This eternal couple appears again in another work rooted in street art, namely the colourful and exhilarating ‘Heaven and Earth’ or Tiandi work. Rendered in bright orange, blues and yellows on wood panel, this iconic 1956 work by Japanese post war master Ay-O is the polar opposite of Jahan’s depiction. Here Adam and Eve are the eternal lovers, embracing in the full light of day. The fall from Heaven is far from dismal, instead, the land around them is filled with light. The lovers dominate the painting surface and rise from the earth below to touch the edge of the clouds above.

 

For many artists in this show, the fall of man is much darker and sinister. Anton Del Castillo references the altarpieces of the European Renaissance to great effect in OMG. Within its three linked panels, a writhing mass of anonymous human figures wearing gas masks push, agitate and attack each other. While the traditional altarpiece might separate the depicted world into heaven, earth and hell, here there is no differentiation across the 3 panels. In OMG, the universe itself is at war. The real and the fantastic come together in Jia Aili’s monumental landscape painting, Throw Over to the Wasteland. For Jia Aili, the ruined landscape and despoiled shore are poetic devices through which he paints his intense images of contemporary society. While seemingly dreamlike, the economically dire landscapes of his childhood home of Dandong in Liaoning province probably root his fantastic images in recent reality. His paintings hint at the recent radical transformation of Chinese society as it enters the global economy. Just like Anton Del Castillo, the image of the man with the gas mask is a motif evoking the fall. Jia Aili’s landscapes are populated with recurring images of the relics of civilizational distress - wreckages of cars, consumer goods, industrial ruins, etc. Zeng Fanzhi’s Pink Nos 2 & 3 and Dinh Q Lê’s photo-weaving Persistence of Memory #10, are more direct and forceful depictions of the horrors of war and destruction, the armed soldier, the wounded man and the nuclear bomb are all symbols of our current time of conflict.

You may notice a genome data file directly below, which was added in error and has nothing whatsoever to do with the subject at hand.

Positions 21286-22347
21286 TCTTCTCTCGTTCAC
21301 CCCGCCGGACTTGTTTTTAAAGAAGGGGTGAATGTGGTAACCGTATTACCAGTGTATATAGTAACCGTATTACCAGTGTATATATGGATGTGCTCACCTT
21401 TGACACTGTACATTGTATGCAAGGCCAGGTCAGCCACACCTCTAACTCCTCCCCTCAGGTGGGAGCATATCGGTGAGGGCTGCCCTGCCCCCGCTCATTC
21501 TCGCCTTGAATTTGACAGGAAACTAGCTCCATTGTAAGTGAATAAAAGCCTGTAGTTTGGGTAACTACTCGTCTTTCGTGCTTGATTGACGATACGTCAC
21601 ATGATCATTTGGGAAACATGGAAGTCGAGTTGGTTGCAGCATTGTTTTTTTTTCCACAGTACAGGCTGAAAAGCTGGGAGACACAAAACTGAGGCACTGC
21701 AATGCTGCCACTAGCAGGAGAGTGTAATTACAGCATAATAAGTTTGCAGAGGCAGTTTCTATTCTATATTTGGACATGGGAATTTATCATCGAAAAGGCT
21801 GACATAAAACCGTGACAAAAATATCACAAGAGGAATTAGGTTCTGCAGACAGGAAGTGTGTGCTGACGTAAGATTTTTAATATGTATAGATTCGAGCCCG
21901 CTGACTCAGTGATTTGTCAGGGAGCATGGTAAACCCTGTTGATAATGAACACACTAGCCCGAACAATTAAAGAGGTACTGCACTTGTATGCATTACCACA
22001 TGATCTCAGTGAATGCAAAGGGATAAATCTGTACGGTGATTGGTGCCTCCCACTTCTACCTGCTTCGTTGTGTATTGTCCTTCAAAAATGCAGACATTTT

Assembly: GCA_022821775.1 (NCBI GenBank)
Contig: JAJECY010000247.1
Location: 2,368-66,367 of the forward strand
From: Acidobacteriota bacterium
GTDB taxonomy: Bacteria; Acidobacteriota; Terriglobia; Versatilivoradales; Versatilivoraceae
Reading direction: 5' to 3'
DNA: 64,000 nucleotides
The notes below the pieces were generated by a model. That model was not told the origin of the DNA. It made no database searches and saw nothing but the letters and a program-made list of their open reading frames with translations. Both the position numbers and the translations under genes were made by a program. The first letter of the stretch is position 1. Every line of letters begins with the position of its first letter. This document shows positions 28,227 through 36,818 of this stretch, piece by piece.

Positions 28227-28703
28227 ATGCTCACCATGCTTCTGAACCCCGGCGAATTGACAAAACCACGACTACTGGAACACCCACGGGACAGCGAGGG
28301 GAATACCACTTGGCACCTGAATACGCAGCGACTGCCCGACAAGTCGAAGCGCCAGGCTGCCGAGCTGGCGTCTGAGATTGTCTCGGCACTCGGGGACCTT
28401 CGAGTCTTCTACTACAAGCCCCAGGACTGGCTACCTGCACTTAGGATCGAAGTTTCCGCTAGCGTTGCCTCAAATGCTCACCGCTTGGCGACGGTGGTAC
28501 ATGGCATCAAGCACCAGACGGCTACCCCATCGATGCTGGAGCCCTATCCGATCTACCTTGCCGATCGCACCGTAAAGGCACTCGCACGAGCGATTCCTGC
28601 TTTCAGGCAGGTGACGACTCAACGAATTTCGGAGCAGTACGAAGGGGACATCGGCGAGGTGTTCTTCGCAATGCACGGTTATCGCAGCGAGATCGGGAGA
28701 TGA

Artist who work in a more realist framework, directly engaging with the socio-political challenges of our time have found in the motif of the migrant and the refugee a powerful symbol. Alfredo and Isabel Aquilizan’s Tears: Project Another Country, uses the remnants of the balikbayan box as a way to express the longing for home and the search for belonging that is the fate of every migrant. A product of the Philippine diaspora, the balikbayan box or returnee’s box is usually a collection of consumer goods such as clothes, kitchenware and even canned food that is to be brought of sent back to the Philippines by emigrants from outside. In this sculpture, the cardboard boxes, rolled up into bird or airplane like forms do not fly but rather fall from a pillow form, tethered to a pillow form, almost hinting at the ultimate failure of flight or escape from what is one’s home or resting place. The lack of a stable ‘home’ or exclusion from a place of rest is hinted at in Jason Wee’s Labyrinths (Open Fire), where actual park or drain barricades and window grills are upturned into a sculpture as barrier. A delicate chiffon circle or the pink dot, hints at the difficulties of LGBTQ inclusivity.